What does season extension mean to you?
- Proper Storage
- Hoop Houses
- Late & Early Season Crops
- Elliot Coleman
Resources to Learn More About Season Extension:
Fall Vegetable Garden Activities, Posted on Cheshire County UNH Cooperative Extension Facebook Page
Vegetable gardens need some special attention in the fall. Finish harvesting frost-sensitive vegetables before the first frost or extend their harvest by covering plants on nights when frost is predicted. Many vegetables are hardy and will live right in your garden all winter long, where they can serve as a continual source of fresh produce or, protected under mulch cover, provide the first spring harvests.
Great Resource: The Winter Harvest Handbook
By Elliot Coleman; Book Review Posted on Four Season Farm
Choosing locally grown organic food is a sustainable living trend that’s taken hold throughout North America. Celebrated farming expert Eliot Coleman helped start this movement with The New Organic Grower published 20 years ago. He continues to lead the way, pushing the limits of the harvest season while working his world-renowned organic farm in Harborside, Maine. Now gardeners and farmers can use the innovative, highly successful methods Coleman describes in this comprehensive handbook to raise crops throughout the coldest of winters.
Growing Food on a Windowsill – Microgreens
Originally Posted on You Grow Girl
It is this short growth span that makes microgreens possible to produce on even the darkest windowsills through the dingiest months of the year. Even the most beginner seed starter can take this growing project on since the plants only need to be kept alive for a few weeks tops.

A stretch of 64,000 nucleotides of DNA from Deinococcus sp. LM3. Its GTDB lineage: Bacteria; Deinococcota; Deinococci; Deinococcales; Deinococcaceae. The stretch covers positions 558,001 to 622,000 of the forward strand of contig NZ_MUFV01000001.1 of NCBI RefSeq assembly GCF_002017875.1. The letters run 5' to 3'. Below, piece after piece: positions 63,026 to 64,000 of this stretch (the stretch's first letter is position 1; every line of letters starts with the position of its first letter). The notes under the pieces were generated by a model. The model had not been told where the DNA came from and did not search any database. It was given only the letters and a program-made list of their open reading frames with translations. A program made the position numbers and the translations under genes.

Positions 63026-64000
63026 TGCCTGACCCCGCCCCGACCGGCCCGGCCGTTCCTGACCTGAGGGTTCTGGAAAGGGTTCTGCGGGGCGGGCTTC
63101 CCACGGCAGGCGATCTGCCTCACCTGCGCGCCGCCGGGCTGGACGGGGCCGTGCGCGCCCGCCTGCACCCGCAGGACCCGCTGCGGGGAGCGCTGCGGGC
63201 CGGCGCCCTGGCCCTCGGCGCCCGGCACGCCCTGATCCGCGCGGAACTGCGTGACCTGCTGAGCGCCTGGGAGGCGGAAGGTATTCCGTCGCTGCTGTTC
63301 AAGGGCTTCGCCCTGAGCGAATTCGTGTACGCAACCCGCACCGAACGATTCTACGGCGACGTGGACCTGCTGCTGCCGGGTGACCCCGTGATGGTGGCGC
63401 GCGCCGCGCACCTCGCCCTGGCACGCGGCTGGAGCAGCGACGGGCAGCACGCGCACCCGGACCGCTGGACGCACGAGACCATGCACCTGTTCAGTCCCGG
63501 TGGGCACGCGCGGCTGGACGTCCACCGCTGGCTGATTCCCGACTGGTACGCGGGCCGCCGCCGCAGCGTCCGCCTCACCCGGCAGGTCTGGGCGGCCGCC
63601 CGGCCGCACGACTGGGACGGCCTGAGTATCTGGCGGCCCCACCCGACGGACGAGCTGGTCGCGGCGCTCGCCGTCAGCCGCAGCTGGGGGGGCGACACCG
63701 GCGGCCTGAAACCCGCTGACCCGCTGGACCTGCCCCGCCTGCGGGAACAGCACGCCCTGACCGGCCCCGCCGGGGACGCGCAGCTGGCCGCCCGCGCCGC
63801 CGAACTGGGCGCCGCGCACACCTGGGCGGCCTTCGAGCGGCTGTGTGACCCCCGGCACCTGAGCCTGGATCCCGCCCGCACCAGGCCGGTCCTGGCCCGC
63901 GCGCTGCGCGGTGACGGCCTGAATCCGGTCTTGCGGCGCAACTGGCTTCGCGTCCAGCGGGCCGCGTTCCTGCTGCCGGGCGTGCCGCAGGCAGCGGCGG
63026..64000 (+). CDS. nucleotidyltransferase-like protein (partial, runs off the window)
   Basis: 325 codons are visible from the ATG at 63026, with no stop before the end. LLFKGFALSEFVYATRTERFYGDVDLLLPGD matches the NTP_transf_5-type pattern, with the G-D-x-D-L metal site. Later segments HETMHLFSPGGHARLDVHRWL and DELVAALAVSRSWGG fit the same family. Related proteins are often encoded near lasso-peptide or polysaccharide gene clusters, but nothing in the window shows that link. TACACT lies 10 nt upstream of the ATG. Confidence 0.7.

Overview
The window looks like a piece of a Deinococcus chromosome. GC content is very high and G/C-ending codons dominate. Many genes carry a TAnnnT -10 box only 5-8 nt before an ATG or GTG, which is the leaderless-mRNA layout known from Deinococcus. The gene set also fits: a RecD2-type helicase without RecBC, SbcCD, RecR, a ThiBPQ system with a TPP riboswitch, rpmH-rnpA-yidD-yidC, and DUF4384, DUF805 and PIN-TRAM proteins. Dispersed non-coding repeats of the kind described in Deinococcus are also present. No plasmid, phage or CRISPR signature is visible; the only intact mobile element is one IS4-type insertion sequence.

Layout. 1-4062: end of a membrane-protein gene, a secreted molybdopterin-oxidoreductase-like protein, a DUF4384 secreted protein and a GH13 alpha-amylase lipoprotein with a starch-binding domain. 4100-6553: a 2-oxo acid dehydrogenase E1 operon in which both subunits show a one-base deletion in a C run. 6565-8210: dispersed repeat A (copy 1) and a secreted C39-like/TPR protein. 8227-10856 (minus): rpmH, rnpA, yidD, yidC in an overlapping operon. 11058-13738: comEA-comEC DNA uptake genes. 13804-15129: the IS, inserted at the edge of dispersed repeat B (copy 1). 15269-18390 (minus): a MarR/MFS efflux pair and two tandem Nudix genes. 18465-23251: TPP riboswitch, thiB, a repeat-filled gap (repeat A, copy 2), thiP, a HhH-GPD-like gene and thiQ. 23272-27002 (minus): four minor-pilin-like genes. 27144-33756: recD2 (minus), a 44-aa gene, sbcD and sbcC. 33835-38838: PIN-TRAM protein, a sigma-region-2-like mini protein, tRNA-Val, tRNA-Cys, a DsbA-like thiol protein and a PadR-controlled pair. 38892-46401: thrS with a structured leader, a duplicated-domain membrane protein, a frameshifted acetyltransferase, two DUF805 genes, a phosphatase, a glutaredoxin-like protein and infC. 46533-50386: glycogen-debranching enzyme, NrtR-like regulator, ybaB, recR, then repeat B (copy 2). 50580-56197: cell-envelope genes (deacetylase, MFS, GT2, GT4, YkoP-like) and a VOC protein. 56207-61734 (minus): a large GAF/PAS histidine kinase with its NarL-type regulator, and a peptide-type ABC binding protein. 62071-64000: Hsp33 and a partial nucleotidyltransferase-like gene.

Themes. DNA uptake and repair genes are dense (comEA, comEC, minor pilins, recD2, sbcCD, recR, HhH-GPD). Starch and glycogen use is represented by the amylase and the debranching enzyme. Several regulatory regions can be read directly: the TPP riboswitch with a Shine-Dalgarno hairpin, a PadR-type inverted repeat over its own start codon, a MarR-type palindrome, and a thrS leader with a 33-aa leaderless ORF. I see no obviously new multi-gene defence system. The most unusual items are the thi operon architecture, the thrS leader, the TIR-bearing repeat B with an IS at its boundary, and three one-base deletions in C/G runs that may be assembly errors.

Use Low Tunnels to Grow Veggies in Winter: Quick Hoops
Originally Posted in Mother Earth News
Double your garden’s productivity with these simple, inexpensive low tunnels. Which crops work well under quick hoops? Spinach would be an obvious candidate. New England growers have traditionally sown outdoor spinach in the fall, giving it a little protection with evergreen boughs, in order to get an extra-early harvest in spring. Many other hardy greens, such as lettuce, could also be planted in the fall for early spring harvest. We have often seen our latest-planted baby leaf salads for fall harvest successfully winter under a layer of snow and come up again in the spring much sooner and more vigorously than a spring-planted crop could ever do. Because one can’t count on snow cover, quick hoops are an excellent substitute. And what about a late-fall sowing of early-spring crops such as peas, carrots or beets? Hopefully, they would survive to germinate and start growing a month or two ahead of schedule – in the protected shelter of the low tunnel. A new idea always leads us to more new ideas.
Want to take it to the next level? Visit Season Extension Techniques for Market Gardeners.